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How to use WebSockets in C# with the WatsonWebSocket library

WatsonWebsocket is an open-source library that provides an easy and fast implementation for WebSocket connections for C# applications. It is compatible with the .NET Framework and .NET Core, and has a simple and easy-to-use API.

In previous tutorials, we have seen how to make a WebSocket connection without using any library, and here is a tutorial using WebsocketsSharp, the most popular WebSocket library for working with WebSockets in C#.

This time, we will see a third way, using the WatsonWebSocket library. Another option that, personally, is the one I like the most today.

It is compatible with .NET 6 and above, and therefore cross-platform (Windows, Linux, Android, Mac, and iOS). It has never given me errors, the syntax is modern, and very easy to use.

In addition, WatsonWebsocket has a large number of configuration options to adjust the behavior of the library, or at least all the ones I have ever needed to use.

How to use WatsonWebsocket

We can easily add the library to a .NET project through the corresponding Nuget package.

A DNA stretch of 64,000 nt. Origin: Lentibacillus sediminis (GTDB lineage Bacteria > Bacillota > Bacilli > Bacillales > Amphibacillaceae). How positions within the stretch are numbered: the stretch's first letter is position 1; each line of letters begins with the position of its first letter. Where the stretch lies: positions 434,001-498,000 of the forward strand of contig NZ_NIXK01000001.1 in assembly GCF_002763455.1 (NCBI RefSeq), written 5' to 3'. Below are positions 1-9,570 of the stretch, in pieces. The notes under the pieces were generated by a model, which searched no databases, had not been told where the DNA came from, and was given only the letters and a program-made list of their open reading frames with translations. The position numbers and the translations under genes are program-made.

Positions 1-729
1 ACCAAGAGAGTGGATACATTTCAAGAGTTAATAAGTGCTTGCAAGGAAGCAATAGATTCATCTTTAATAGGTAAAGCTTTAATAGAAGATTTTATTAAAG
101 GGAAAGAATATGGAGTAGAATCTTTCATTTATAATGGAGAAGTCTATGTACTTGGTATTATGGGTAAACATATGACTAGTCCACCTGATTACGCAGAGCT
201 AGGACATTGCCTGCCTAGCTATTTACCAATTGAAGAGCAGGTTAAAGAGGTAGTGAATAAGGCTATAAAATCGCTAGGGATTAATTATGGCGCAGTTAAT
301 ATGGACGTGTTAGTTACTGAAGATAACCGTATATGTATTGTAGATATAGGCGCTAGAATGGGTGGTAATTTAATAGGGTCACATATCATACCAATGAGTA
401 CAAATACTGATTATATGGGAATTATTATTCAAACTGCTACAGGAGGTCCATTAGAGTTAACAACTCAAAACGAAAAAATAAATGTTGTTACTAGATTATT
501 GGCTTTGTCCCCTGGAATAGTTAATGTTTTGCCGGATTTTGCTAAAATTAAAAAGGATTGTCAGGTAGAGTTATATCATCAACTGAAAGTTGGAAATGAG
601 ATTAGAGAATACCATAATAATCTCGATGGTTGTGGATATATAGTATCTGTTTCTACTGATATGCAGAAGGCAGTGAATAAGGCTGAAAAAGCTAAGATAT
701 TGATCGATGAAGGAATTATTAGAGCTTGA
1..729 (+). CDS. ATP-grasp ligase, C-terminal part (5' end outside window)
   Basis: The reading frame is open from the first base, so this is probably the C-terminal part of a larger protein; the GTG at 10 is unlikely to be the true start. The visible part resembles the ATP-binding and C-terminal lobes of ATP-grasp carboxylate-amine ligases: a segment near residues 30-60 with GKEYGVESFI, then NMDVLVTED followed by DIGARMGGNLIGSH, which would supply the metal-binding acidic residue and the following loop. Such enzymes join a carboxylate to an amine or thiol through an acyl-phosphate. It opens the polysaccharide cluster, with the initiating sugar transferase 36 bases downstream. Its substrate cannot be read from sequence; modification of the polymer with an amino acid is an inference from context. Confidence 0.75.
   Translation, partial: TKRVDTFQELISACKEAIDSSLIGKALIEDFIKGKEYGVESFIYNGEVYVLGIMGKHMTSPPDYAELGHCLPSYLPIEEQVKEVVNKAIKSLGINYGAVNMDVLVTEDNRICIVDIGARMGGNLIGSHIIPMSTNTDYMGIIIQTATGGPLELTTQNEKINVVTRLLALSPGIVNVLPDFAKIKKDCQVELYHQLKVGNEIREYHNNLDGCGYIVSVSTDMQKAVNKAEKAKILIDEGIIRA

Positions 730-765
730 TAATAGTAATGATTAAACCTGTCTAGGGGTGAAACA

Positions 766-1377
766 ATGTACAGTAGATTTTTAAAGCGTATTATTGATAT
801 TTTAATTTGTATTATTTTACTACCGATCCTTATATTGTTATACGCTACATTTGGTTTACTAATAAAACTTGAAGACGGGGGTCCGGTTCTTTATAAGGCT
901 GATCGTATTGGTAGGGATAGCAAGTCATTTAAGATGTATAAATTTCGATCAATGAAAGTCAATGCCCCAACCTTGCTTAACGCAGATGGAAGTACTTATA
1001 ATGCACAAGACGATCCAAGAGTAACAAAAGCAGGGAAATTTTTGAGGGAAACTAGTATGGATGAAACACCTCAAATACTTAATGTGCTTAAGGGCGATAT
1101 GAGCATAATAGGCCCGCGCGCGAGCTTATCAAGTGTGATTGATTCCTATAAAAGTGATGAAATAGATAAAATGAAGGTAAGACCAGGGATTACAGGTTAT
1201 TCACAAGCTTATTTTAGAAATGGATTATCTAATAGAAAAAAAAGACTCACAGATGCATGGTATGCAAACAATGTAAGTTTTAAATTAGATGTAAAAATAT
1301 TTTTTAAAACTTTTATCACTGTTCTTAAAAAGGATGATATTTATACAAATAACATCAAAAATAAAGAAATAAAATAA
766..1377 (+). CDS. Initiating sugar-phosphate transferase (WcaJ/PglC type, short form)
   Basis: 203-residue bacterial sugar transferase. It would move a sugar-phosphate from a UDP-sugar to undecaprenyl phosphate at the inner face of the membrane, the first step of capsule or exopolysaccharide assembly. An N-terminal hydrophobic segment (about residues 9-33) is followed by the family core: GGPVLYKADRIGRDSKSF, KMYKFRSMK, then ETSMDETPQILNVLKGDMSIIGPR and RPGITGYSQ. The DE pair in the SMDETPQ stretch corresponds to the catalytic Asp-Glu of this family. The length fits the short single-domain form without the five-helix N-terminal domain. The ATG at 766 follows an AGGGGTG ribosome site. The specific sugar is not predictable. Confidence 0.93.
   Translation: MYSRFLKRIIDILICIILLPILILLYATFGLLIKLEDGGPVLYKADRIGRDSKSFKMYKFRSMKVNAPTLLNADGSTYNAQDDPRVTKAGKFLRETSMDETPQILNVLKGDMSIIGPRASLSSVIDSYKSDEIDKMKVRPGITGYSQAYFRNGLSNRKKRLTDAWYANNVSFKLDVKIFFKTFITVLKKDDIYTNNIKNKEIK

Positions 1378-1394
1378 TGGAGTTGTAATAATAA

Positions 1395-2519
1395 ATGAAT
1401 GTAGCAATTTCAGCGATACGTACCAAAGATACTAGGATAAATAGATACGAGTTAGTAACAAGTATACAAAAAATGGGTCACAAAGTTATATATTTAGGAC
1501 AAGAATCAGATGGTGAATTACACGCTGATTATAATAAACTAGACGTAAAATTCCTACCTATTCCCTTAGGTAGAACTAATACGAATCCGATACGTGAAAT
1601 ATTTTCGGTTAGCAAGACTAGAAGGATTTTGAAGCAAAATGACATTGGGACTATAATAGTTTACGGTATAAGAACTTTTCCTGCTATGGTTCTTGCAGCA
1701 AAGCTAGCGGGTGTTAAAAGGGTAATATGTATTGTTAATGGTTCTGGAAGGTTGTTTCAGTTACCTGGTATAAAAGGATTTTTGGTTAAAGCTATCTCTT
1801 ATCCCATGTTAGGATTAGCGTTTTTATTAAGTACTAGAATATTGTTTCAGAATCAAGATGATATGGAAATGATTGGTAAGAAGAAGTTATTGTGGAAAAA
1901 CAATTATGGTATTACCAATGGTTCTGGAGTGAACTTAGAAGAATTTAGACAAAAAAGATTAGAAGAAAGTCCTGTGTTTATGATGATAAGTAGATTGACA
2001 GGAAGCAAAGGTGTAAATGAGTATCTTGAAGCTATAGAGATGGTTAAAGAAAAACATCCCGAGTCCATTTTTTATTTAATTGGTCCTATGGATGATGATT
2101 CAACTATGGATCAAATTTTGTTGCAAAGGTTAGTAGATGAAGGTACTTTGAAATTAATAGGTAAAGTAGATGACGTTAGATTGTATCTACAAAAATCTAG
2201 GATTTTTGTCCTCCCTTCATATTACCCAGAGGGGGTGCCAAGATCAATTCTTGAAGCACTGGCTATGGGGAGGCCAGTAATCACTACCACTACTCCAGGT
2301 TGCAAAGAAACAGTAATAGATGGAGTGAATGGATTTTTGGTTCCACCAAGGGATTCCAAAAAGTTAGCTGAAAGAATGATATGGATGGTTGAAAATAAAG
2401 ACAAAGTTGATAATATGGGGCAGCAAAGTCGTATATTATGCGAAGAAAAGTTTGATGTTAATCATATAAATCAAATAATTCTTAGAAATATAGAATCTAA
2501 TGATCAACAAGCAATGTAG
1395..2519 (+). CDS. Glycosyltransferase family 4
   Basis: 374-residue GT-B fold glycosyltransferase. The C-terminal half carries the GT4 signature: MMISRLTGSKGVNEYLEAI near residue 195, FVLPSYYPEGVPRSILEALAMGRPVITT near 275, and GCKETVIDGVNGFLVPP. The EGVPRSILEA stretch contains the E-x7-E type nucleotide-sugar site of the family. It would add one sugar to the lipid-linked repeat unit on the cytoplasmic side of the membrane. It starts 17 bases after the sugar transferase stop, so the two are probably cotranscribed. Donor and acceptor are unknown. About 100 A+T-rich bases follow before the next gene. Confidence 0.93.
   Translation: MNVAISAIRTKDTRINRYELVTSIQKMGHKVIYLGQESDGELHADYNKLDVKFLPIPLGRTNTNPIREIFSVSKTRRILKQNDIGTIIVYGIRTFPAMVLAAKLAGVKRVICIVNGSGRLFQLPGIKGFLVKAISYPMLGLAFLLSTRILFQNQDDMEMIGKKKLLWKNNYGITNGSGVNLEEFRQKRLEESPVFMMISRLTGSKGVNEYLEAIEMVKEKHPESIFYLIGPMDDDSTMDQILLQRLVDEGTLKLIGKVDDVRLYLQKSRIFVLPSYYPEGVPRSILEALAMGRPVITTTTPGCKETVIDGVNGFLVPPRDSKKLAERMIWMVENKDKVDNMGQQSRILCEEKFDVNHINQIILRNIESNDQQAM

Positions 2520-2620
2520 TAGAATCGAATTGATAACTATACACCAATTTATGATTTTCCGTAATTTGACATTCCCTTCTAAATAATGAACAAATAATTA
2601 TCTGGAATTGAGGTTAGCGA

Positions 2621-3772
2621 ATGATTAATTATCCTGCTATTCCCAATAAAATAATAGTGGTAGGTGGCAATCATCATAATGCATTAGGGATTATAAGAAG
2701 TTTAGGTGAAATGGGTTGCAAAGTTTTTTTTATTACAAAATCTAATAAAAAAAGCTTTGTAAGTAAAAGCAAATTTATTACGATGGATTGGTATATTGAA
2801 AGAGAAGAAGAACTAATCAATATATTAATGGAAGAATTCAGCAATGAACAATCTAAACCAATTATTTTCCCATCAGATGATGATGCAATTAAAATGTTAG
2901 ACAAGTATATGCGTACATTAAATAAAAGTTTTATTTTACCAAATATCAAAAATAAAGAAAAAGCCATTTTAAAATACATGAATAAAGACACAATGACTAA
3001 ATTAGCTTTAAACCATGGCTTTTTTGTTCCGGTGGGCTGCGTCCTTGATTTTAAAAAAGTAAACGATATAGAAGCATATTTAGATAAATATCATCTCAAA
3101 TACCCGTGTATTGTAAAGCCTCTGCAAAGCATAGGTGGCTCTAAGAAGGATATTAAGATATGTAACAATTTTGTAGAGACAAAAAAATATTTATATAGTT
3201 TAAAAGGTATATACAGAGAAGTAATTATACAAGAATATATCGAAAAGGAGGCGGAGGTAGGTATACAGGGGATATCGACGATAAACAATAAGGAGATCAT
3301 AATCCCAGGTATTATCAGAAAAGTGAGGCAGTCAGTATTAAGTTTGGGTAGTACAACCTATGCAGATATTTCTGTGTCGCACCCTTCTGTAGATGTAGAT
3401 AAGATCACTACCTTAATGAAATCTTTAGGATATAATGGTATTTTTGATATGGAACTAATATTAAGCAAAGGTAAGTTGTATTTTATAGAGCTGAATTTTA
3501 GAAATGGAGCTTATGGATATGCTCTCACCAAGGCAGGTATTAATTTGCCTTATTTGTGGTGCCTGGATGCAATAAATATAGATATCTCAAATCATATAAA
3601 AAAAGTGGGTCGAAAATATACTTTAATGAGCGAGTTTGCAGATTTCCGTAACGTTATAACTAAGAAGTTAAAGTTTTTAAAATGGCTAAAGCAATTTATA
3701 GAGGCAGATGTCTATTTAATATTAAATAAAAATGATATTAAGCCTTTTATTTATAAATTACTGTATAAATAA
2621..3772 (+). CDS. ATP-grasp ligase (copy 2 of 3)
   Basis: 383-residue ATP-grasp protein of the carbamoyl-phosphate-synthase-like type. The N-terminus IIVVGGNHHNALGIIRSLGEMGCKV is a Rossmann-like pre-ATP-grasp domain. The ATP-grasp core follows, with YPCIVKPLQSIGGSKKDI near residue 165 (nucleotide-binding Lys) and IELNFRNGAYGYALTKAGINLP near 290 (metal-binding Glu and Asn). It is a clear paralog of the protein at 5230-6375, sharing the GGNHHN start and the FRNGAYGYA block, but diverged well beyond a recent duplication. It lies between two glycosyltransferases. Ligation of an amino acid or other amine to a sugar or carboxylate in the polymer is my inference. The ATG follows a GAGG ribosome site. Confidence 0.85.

Install-Package WatsonWebsocket

Here are some examples of how to use WatsonWebsocket extracted from the library’s documentation

Example as server

using System.Text;
using WatsonWebsocket;

WatsonWsServer server = new WatsonWsServer("", 9006, false);
server.ClientConnected += (s, args) => Console.WriteLine($"Client connected: {args.Client}");
server.ClientDisconnected += (s, args) => Console.WriteLine($"Client disconnected: {args.Client}");
server.MessageReceived += (s, args) => Console.WriteLine($"Message received from {args.Client} : {Encoding.UTF8.GetString(args.Data)}");


Example as client

using System.Text;
using WatsonWebsocket;

WatsonWsClient client = new WatsonWsClient("", 9006, false);
client.ServerConnected += (s, args) => Console.WriteLine("Server connected");
client.ServerDisconnected += (s, arg) => Console.WriteLine("Server disconnected");
client.MessageReceived += (s, args) => Console.WriteLine($"Message from server: {Encoding.UTF8.GetString(args.Data)}");

await client.SendAsync("hello");


As we can see, using WatsonWebsocket is by far the simplest of the options we have seen so far. For me, it is an example of a well-made library.

It is much simpler and modern than the old WebsocketsSharp, and infinitely simpler than using them “by hand.”

WatsonWebsocket is Open Source, and all the code and documentation is available in the project’s repository on GitHub - jchristn/WatsonWebsocket